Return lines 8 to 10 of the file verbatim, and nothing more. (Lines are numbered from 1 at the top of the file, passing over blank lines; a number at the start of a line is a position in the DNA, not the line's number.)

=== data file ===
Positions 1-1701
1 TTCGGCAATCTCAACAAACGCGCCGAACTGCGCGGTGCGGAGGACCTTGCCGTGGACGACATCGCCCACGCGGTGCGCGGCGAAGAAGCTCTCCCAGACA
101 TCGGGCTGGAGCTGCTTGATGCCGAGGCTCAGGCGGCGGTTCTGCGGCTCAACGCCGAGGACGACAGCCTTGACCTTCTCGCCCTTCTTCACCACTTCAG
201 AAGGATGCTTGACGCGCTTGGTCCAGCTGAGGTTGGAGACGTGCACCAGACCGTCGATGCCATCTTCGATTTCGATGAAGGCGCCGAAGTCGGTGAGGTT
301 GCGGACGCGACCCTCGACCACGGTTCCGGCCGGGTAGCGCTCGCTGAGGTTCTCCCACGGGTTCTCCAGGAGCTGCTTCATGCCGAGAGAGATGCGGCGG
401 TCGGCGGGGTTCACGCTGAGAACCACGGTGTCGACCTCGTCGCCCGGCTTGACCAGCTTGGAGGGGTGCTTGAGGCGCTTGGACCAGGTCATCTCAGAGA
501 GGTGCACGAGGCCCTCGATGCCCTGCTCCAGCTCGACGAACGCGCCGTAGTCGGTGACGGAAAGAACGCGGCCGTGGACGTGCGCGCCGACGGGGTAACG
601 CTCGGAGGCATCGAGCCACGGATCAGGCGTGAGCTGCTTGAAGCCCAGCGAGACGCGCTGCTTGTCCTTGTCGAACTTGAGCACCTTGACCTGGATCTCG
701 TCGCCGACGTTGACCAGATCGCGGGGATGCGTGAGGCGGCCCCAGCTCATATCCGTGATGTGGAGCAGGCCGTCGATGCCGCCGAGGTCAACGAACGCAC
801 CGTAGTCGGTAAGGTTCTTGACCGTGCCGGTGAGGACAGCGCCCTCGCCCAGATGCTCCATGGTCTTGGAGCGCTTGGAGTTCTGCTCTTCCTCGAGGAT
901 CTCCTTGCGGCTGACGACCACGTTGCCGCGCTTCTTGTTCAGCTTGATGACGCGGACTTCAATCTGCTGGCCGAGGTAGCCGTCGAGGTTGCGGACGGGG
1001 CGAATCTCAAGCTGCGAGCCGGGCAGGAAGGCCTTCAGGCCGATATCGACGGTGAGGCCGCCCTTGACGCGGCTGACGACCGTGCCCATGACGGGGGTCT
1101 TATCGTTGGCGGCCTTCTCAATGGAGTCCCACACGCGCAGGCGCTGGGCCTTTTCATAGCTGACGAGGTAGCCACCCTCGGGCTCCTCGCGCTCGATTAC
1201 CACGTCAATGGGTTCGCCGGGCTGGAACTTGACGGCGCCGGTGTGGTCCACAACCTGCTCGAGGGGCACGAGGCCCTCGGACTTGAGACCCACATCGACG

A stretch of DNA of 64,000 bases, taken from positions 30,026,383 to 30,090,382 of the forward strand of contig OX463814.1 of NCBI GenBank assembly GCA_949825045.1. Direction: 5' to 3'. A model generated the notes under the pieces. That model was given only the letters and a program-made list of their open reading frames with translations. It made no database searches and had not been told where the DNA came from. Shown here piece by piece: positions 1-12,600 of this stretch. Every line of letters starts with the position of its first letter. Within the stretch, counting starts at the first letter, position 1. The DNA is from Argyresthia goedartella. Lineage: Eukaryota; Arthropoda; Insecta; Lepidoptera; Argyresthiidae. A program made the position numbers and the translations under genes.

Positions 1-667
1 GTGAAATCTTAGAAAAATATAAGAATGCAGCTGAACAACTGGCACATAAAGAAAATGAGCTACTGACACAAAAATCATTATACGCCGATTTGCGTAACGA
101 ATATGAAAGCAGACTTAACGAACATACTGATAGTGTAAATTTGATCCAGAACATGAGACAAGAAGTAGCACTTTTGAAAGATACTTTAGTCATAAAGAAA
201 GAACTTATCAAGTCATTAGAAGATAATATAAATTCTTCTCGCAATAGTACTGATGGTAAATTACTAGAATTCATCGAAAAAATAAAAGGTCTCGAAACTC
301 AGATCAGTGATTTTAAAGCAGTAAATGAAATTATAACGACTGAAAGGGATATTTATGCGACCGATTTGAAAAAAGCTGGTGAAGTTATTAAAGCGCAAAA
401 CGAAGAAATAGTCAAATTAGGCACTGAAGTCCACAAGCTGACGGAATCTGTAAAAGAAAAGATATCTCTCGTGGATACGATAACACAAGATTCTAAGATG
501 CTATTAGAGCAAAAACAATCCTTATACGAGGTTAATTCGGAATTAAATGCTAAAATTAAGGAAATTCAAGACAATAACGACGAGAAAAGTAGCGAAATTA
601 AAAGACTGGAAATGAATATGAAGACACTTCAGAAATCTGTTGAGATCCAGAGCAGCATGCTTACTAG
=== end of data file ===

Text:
601 CTCGGAGGCATCGAGCCACGGATCAGGCGTGAGCTGCTTGAAGCCCAGCGAGACGCGCTGCTTGTCCTTGTCGAACTTGAGCACCTTGACCTGGATCTCG
701 TCGCCGACGTTGACCAGATCGCGGGGATGCGTGAGGCGGCCCCAGCTCATATCCGTGATGTGGAGCAGGCCGTCGATGCCGCCGAGGTCAACGAACGCAC
801 CGTAGTCGGTAAGGTTCTTGACCGTGCCGGTGAGGACAGCGCCCTCGCCCAGATGCTCCATGGTCTTGGAGCGCTTGGAGTTCTGCTCTTCCTCGAGGAT